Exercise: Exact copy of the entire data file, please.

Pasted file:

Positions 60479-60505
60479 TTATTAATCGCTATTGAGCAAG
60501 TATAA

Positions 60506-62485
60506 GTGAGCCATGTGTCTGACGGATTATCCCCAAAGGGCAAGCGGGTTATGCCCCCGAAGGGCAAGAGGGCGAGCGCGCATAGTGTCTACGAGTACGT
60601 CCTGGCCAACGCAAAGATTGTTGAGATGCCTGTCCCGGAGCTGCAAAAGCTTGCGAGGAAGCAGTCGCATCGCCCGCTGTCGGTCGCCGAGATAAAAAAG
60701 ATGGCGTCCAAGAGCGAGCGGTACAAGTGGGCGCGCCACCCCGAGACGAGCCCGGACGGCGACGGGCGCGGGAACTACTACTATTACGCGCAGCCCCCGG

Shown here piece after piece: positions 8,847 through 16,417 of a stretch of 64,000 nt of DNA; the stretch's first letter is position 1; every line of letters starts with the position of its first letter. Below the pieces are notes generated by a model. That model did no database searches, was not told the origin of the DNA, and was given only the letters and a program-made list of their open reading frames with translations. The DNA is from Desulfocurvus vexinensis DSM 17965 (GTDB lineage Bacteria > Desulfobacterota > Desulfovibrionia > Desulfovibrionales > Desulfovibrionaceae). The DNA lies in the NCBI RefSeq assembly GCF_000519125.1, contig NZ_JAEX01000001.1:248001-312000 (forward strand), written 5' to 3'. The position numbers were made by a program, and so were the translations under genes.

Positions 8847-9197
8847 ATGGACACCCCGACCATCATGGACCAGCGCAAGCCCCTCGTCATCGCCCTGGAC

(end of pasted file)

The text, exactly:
Positions 60479-60505
60479 TTATTAATCGCTATTGAGCAAG
60501 TATAA

Positions 60506-62485
60506 GTGAGCCATGTGTCTGACGGATTATCCCCAAAGGGCAAGCGGGTTATGCCCCCGAAGGGCAAGAGGGCGAGCGCGCATAGTGTCTACGAGTACGT
60601 CCTGGCCAACGCAAAGATTGTTGAGATGCCTGTCCCGGAGCTGCAAAAGCTTGCGAGGAAGCAGTCGCATCGCCCGCTGTCGGTCGCCGAGATAAAAAAG
60701 ATGGCGTCCAAGAGCGAGCGGTACAAGTGGGCGCGCCACCCCGAGACGAGCCCGGACGGCGACGGGCGCGGGAACTACTACTATTACGCGCAGCCCCCGG

Shown here piece after piece: positions 8,847 through 16,417 of a stretch of 64,000 nt of DNA; the stretch's first letter is position 1; every line of letters starts with the position of its first letter. Below the pieces are notes generated by a model. That model did no database searches, was not told the origin of the DNA, and was given only the letters and a program-made list of their open reading frames with translations. The DNA is from Desulfocurvus vexinensis DSM 17965 (GTDB lineage Bacteria > Desulfobacterota > Desulfovibrionia > Desulfovibrionales > Desulfovibrionaceae). The DNA lies in the NCBI RefSeq assembly GCF_000519125.1, contig NZ_JAEX01000001.1:248001-312000 (forward strand), written 5' to 3'. The position numbers were made by a program, and so were the translations under genes.

Positions 8847-9197
8847 ATGGACACCCCGACCATCATGGACCAGCGCAAGCCCCTCGTCATCGCCCTGGAC